I noted several articles early this Saturday morning (while everyone else was asleep) in The Economist that drew me back to the critical need we have in business today – the need to increase productivity, and real soon.
The Economist, US print edition, July 27th to August 2nd.
Of course, this article was spun out of the Detroit bankruptcy. It seems in line with Meredith Whitneys’ book (Fate of the States), the article looks at the generally parlous situation facing America’s unfunded retirement and medical schemes. The article has some pretty unsettling data. Many, if not all, state estimates under estimate their exposure, often using calculations that assume too rosy a picture for how their funds will grow in the future. Some states, like Illinois, are in the hole by over 100% of their annual tax revenue.
In a nutshell there are huge unfunded (you and I don’t hear about them in the official record books for state government) costs that have been promised that have little chance of being paid for. Something (the article notes) has to give, in either the income side (more income, more interest) or the outcome side (less benefits). It turns out that the public sector never had it so good – in that the retirement benefits are, for the majority, tied to ending salary (which are sometimes inflated through cashing in of unpaid holiday or extra over time). In the private sector this has not been the case for years. Why the unfair imbalance?
Yet another thread, specific to Detroit, looks at how the unions at the large auto firms negotiated deals (in years past) for their members far in excess of productivity, and yet management agreed to the deals in order for peace in the short term. The poison was being taken – but it was slow impact poison. Some of the large auto firms went bust due (in part) to their burgeoning retirement and medical benefit promises made in the past.
So we have private sector leaders allowing decisions that are not properly accounted for short term; and we have public sector politicians getting elected by making promises on behalf of future generations that have no ability to pay. Where is the accounting of this behavior? Something seems to be amiss here. Rapid growth in the economy has hidden this creeping disease. If we can get past this mess, we need to change how we account for these “promises”. Or stop making them.
The very next leader, still with my first cup of coffee, was simply illuminating. This article explores the possibility that the impact on the global economy from the impressive growth of recent years in emerging economies (BRICS) will begin to lessen. China, India and other emerging economies have been “catching up” with the West for a number of years. This “catch up, so the article says, was due in part to the easier work BRICS had to achieve to get their economies going. But now that “low hanging fruit” has been taken, their growth has started to slow and will continue to slow, even though it will still outpace the West. Additionally, a “second 11” of countries might emerge with others trying to “catch up”, though they wont likely have the same impact as China or India due to size differences.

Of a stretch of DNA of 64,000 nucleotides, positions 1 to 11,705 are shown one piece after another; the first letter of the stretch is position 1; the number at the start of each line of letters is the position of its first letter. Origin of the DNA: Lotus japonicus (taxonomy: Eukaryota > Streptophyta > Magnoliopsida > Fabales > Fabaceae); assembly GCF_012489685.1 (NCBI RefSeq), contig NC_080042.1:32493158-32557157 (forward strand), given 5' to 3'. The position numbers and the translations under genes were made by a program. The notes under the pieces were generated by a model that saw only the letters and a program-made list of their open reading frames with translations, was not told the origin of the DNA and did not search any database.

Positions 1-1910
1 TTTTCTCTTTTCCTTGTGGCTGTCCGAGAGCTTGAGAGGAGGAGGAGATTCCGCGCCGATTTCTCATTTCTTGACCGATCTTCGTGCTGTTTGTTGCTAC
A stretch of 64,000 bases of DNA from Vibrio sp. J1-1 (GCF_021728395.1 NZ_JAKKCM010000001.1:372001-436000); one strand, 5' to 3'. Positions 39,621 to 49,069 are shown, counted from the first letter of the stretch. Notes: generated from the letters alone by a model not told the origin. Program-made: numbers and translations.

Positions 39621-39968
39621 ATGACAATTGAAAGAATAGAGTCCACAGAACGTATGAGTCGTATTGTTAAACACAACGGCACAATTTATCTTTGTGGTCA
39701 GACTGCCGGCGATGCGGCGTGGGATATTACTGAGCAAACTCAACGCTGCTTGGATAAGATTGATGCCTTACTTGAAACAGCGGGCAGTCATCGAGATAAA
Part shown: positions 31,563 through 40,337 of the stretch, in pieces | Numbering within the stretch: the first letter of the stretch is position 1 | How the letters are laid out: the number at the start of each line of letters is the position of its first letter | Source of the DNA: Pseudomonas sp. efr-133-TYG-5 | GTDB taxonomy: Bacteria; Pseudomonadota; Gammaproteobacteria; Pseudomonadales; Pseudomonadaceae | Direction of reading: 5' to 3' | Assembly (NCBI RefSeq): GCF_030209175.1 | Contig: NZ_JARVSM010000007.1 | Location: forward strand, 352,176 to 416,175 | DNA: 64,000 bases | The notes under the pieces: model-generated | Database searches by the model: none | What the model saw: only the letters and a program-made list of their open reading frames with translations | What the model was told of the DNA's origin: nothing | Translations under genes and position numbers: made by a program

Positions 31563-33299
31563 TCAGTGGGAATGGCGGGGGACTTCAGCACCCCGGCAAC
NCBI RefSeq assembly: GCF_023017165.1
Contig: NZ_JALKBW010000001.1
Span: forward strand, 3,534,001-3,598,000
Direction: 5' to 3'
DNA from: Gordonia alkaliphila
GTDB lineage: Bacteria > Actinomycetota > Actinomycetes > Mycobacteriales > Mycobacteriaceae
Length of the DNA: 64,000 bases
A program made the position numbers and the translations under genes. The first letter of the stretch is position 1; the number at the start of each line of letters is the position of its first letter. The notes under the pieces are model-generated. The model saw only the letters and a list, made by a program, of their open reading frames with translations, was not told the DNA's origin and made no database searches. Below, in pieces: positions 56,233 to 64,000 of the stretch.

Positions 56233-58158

What got me thinking was this (and I did need the second cup of coffee for this part). Since the West is not showing any signs of getting out from under its lethargic near-2% growth curve any time soon, and given that the engines of recent global growth are showing signs of slowing, it must be that the next few years will be pretty difficult. There are other signs that global trade is not being looked at as a lever to increase growth; politicians see it more as a door to close in order to (mistakenly) protect local jobs, thus putting up local costs and damaging the same economy a few years later. So if I was a CEO of a large conglomerate, I face a major challenge.
My peers face the same challenge. There is a pie that is growing slowly. It will grow, overall, but slowly. If I am to succeed, I need to grab a larger chunk of that pie before the other guy. I can achieve this through open warfare (i.e. increased market share), or I can (also) focus on internal economics of my business. In other words, I am back to productivity again.
I need to figure out new ways to exploit the assets I have so that I can out perform my peers, with perhaps not too dissimilar assets. With a step-change in performance, I can free up energy to sharpen my land grabbing (i.e. market share) tools and skills. So we have to, collectively, figure out how to get out from under this creeping performance improvement effort. We need a step change. We need to alter the basic cost/benefit ratio. We need to use information differently. We need to use IT differently. A leader does not copy the other guy. A leader, tomorrow’s business that needs managing, needs something different.
So I came back to my main, personal theme – how to improve productivity of the firm – as much or faster than we have done in the past. How can “IT” help? This is what we look at in Gartner – what use of IT leads to the greatest business benefit. We might have to answer the mundane (“how do I make my ERP work properly?”) but the bigger questions are much more fun:
- Why bother with ERP?
- Why analyze yourself to death?
- Why ‘hide’ your IP from partners?
- What can you do with partners that you can’t do alone?
- Does having “IT” distinct from the business make sense?
- How should this specific organization become dominant in 3 years using IT?
- What organizational models create competitive advantage?
- What are the assets of 2015 that will be sought after by leaders?
Right, time for some breakfast I think. Maybe my very little leaders of tomorrow are awake and ready to play.